An 18-year-old Wisconsin man has been charged with crimes related to a cyberattack on a fantasy sports and betting site this past fall that impacted approximately 60,000 accounts, according to an indictment unsealed Thursday by the United States Attorney’s Office of the Southern District of New York.
Joseph Garrison of Madison, Wisconsin, was charged with six counts of conspiracy, fraud and identity theft during a credential stuffing attack that began in mid-November. In a credential stuffing attack, the culprits use stolen usernames and passwords that often are obtained on the dark web.
The charges carry a maximum sentence of 20 years in prison, if convicted. Garrison surrendered to authorities Thursday in New York, according to the news release announcing the indictment.
“As alleged, Garrison attained unauthorized access to victim accounts using a sophisticated cyber-breaching attack to steal hundreds of thousands of dollars,” FBI assistant director in charge Michael J. Driscoll said in the release. “Cyber intrusions aiming to steal private individuals’ funds represent a serious risk to our economic security. Combatting cyberattacks and holding the responsible threat actors accountable in the criminal justice system remains a top priority for the FBI.”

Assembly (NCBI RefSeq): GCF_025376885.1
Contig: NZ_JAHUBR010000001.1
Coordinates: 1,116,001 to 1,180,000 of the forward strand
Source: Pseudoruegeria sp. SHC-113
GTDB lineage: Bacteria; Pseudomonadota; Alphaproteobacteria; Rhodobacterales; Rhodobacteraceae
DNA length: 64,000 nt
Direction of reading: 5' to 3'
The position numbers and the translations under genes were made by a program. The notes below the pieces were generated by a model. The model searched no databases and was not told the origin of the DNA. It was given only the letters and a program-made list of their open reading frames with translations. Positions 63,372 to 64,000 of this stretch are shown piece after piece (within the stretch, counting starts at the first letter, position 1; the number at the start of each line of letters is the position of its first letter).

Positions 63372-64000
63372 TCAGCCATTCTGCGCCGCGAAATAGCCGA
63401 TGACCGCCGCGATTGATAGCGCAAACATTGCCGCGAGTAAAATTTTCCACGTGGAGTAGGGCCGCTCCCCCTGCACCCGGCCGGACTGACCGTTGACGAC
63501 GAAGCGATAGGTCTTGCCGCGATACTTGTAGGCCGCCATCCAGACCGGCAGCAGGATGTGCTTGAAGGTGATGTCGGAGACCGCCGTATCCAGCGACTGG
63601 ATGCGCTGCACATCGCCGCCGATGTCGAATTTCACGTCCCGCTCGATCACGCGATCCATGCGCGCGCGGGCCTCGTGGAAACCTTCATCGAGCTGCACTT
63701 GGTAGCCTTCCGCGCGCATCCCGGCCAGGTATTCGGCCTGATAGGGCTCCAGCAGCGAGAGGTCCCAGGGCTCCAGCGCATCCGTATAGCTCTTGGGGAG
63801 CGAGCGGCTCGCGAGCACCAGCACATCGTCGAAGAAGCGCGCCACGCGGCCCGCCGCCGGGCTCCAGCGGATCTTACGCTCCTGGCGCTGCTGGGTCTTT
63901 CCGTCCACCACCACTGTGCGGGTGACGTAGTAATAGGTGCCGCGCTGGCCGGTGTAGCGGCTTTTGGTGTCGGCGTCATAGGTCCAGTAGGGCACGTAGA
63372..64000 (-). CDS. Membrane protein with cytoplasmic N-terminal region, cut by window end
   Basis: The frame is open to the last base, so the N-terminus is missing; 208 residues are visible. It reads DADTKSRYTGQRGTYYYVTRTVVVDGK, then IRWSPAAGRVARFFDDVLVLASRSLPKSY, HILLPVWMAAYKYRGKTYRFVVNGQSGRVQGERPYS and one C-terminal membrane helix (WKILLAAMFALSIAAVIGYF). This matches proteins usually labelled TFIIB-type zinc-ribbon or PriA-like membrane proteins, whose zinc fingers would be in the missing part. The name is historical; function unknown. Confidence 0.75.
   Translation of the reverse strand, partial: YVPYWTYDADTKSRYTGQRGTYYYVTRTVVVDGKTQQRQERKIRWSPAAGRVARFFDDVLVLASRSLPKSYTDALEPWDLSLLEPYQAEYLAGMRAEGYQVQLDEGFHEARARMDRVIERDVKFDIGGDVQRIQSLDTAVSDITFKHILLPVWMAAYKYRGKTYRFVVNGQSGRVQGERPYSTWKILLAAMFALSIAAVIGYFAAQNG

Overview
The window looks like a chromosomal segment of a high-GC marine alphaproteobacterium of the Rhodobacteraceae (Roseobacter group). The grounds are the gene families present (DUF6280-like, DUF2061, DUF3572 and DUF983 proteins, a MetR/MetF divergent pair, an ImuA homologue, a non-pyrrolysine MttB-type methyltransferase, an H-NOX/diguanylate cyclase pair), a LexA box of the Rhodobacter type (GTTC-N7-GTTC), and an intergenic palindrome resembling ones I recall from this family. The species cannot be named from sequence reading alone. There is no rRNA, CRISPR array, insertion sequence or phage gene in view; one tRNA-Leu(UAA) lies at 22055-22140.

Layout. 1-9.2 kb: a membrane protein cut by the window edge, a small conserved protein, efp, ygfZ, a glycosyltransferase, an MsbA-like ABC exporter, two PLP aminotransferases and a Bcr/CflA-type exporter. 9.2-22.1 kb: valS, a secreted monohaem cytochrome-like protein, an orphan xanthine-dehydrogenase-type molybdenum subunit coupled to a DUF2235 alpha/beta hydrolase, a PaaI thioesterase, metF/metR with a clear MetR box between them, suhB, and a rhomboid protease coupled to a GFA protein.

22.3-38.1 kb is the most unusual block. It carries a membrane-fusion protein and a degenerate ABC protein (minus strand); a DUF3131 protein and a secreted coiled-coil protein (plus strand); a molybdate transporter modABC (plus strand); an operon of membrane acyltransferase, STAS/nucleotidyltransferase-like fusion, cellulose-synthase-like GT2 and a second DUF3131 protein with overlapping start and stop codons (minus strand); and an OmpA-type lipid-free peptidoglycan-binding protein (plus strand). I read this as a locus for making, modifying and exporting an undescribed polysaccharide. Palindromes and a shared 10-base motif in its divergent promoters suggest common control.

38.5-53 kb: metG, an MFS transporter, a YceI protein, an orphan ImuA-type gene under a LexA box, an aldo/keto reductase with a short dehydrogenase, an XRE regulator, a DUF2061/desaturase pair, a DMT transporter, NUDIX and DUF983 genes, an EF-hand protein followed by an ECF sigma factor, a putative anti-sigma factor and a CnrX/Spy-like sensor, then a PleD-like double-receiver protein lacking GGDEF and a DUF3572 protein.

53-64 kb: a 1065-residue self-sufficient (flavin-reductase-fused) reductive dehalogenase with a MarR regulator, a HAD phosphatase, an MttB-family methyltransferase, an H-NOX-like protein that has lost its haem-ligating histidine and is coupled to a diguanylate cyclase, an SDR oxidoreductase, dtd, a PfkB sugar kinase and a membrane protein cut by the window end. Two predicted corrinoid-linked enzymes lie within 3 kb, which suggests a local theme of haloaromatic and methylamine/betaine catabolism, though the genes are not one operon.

The indictment did not identify the betting site, but DraftKings later released a statement saying it worked with law enforcement in the investigation.
“The safety and security of our customers’ personal and payment information is of paramount importance to DraftKings. We worked with law enforcement in catching the alleged bad actor(s), and we want to thank the Department of Justice, including the FBI and U.S. Attorney, Southern District of New York, for their prompt and effective action,” a DraftKings spokesperson said in the statement.
“As we stated previously, bad actor(s) were able use login credentials obtained from a third-party source to gain access to certain user accounts. When the identified credential stuffing incident occurred in November 2022, DraftKings provided notice to customers in relevant jurisdictions and restored amounts for a limited number of users who may have had funds improperly withdrawn from their accounts.”
FanDuel also was affected by a November cyberattack, but a spokesperson for the sportsbook said, “We were not materially impacted by this attack.”
Law enforcement executed a search on Garrison’s home in February and found “programs typically used for credential stuffing attacks” and computer files containing nearly 40 million username and password pairs, according to the release. In addition, authorities located discussions about how to hack the website and extract funds from the alleged victims’ accounts on Garrison’s phone, including a message that stated, “fraud is fun . . . im addicted to see money in my account . . . im like obsessed with bypassing s—,” according to the release.
In December, DraftKings revealed in a data breach notification to the Maine Attorney General’s Office that 67,995 people were exposed in the November incident. The sportsbook had estimated that $300,000 worth of unauthorized funds were withdrawn in the attack.
Wisconsin man, 18, charged in cyberattack on sportsbook